Larry Anderson

We have three distinct and separate branches within our federal government. These are executive, legislative and judicial. There is necessary separation of powers between the three, but they are somewhat equal when it comes to the work. 

The highest court in the judiciary is the Supreme Court of the United States. SCOTUS has the final word on constitutional matters in cases that come before it. Indeed, constitutionality is its primary concern, not prevailing politics, but it would be silly to argue personal conviction is not part of its judicial conduct.

President Donald Trump has fulfilled one of his most important duties  by placing three justices on the Supreme Court in less than four years. His choices have been conservative as determined by their practices on the bench and through an evaluation of candidates’ temperament, reputation and recommendations among many other factors.

It is the Senate’s responsibility to approve or reject a nominee on the basis of his/her merit and ability. Most nominees are appointed because the judge is thoroughly vetted, sometimes to the point of absurdity. Back in the day, appointing a Supreme Court Justice was fairly routine and viewed by the Senate as a fundamental right of the President. Recent appointments have shown that is no longer true. Qualifications have been battered by partisanship, contentious issues, and self-centered Senators

The Supreme Court’s newest justice is Amy Coney Barrett, a rock solid proponent of literal interpretation of the Constitution. One of the great legal minds of her generation, she recently endured hours of grilling by Senators hopeful she would eventually tip her hand on such matters as Affordable Care, abortion, and the Second Amendment, but Barrett steadfastly refused to falter. To do so would’ve opened the door to accusations of bias. She avoided the traps with admirable poise much to the dismay of Democrats who undoubtedly thought they could outsmart the sharpest kid in the room. It was fun to observe.

Democrats were predictably aghast at Barrett’s appointment so close to a presidential election, but Trump followed the Constitution which clearly gives the President the right to nominate and the Senate the responsibility to advise and consent. There is no Constitutional component or law that says a president has to wait until after an election to nominate although there is some precedence for that. That aside, without a new appointment the Court could’ve been  caught in a four-to-four tie without clear resolution on cases before it. Barrett’s confirmation was necessary.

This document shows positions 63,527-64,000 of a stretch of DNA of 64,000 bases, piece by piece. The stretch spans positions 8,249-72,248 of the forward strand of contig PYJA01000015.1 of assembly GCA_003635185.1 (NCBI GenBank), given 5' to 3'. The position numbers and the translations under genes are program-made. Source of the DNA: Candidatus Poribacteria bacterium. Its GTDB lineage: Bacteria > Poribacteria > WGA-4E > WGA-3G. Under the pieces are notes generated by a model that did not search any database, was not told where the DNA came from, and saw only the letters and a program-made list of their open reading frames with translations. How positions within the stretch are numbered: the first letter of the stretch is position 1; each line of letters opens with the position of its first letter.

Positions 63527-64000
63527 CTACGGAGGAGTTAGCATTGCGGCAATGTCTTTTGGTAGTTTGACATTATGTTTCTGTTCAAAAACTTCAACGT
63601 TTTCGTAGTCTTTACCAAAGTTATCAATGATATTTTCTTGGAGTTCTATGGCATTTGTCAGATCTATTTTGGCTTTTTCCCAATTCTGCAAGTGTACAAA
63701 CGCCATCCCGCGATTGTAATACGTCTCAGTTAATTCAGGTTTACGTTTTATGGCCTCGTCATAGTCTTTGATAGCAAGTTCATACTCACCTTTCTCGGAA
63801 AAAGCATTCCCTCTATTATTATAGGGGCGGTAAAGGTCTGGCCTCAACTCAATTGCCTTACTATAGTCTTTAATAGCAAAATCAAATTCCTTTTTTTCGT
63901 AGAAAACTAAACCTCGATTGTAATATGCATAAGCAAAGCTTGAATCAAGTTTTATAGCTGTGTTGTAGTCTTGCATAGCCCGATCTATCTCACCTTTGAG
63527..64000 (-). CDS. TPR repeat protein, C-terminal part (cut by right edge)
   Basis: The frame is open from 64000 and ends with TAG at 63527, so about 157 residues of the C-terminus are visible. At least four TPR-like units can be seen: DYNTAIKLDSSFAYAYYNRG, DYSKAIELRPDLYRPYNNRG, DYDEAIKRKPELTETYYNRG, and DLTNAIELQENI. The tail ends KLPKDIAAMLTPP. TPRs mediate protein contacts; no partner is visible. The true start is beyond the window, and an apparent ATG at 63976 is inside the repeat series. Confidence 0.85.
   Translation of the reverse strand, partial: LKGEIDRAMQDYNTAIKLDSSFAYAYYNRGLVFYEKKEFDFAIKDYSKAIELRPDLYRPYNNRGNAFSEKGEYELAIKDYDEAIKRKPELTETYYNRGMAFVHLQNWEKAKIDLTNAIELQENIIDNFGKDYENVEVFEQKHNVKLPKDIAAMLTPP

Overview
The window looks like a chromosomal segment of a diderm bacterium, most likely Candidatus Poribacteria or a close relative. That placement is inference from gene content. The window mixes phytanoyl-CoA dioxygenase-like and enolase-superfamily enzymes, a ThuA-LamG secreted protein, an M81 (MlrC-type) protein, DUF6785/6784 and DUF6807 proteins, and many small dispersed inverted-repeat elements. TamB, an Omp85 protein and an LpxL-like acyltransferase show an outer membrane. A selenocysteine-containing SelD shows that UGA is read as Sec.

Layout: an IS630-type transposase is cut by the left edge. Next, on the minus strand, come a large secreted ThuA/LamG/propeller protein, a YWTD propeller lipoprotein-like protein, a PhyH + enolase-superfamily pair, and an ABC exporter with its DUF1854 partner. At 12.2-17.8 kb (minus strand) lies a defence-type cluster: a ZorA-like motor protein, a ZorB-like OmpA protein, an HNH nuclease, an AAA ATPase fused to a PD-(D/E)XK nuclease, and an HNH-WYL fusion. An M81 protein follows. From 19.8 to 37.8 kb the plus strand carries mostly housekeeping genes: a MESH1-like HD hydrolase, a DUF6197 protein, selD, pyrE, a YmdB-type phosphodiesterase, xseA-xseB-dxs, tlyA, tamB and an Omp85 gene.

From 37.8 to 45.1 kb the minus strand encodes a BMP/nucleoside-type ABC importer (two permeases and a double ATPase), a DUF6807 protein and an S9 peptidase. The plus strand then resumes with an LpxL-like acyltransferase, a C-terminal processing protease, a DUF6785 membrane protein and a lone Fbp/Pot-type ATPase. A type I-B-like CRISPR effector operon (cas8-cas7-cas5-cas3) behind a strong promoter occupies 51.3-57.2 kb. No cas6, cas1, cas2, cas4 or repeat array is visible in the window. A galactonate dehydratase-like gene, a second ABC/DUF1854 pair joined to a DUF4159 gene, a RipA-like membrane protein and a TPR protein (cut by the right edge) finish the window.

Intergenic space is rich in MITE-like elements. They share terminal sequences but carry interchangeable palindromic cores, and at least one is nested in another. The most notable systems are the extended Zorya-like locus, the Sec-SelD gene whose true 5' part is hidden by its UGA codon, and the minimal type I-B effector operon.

There was nothing the Democrats could do to stop ACB’s confirmation nor could they disqualify her through their usual antics or accusations. Barrett is a moral person with a love for the Constitution and a keen awareness of history and precedence. Except for the usual hardliners on the left, Justice Barrett had solid support from the public.

Barrett was confirmed by a 52 to 48 vote. Every Democrat in the Senate voted against her because she was not of their choosing and because they did not want to give Trump another win before the election. The Dems, in fact, boycotted the vote, thereby demonstrating their immaturity and failure as representatives of the nation as a whole.

The Supreme Court now has five solid conservative votes, enough to cancel the flexible interpretation of the Constitution preferred by the left.  The three justices appointed by Democrat presidents are absolutely liberal, but in keeping with democracy, majority rules in the Supreme Court. Chief Justice Roberts is typically moderate and somewhat unpredictable.   

Amy Coney Barrett’s confirmation displayed yet more bitterness on the part of Democrats who understand much of their agenda may not pass constitutional muster when justices apply a literal rather than a playful interpretation of original intent.

In his absurd Darkest Day speech following the vote, Senate Minority Leader Chuck Schumer lashed out: “And the next time the American people give Democrats a majority in this chamber, you will have forfeited the right to tell us how to run that majority.”

That was a threat but also a prediction of court packing that failed once before during FDR’s regime. If the numbers don’t work for Democrats who firmly believe only they should have power, they just change the numbers. That’s how they roll.

Larry W. Anderson is a retired educator.